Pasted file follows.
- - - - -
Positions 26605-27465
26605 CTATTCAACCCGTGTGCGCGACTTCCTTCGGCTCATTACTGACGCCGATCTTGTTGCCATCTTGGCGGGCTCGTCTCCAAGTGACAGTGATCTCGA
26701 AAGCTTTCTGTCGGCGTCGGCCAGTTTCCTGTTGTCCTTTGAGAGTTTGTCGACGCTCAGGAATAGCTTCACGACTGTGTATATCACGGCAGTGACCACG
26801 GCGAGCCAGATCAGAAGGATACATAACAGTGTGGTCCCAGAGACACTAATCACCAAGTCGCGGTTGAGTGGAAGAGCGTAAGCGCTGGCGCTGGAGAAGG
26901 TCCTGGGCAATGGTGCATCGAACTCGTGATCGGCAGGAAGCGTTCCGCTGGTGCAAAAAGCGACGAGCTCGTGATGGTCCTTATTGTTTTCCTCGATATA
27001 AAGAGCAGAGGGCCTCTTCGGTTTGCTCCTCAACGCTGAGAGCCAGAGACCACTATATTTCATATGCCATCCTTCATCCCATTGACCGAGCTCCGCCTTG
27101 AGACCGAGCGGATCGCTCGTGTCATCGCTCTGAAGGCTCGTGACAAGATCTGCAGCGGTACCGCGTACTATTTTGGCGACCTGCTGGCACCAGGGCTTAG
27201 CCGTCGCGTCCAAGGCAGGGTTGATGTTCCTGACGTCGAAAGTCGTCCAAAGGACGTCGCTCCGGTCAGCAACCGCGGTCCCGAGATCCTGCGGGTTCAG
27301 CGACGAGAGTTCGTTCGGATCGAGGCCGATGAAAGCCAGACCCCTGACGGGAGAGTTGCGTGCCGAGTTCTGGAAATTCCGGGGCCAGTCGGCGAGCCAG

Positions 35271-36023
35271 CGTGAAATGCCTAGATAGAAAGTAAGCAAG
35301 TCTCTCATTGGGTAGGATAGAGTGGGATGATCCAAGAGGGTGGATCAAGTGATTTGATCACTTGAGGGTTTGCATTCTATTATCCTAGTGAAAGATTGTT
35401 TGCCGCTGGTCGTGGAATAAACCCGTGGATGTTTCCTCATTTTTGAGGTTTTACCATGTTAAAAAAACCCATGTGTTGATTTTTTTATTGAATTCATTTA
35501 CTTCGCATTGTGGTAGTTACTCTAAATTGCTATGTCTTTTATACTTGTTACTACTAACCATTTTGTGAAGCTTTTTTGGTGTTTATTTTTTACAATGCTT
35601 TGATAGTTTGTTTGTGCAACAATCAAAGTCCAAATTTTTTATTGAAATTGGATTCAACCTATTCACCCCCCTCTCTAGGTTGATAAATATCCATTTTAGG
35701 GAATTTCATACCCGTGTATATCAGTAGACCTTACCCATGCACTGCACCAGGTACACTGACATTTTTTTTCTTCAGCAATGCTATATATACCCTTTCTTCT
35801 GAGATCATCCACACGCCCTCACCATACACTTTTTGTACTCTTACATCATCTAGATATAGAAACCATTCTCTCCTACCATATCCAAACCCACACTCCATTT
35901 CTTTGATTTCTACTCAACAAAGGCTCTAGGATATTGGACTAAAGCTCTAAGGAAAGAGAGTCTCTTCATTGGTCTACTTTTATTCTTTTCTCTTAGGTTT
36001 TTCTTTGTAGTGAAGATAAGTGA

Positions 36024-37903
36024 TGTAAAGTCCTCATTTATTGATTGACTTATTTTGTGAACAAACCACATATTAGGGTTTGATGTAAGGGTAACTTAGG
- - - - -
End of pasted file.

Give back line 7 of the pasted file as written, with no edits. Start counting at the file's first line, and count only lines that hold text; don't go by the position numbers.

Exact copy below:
27101 AGACCGAGCGGATCGCTCGTGTCATCGCTCTGAAGGCTCGTGACAAGATCTGCAGCGGTACCGCGTACTATTTTGGCGACCTGCTGGCACCAGGGCTTAG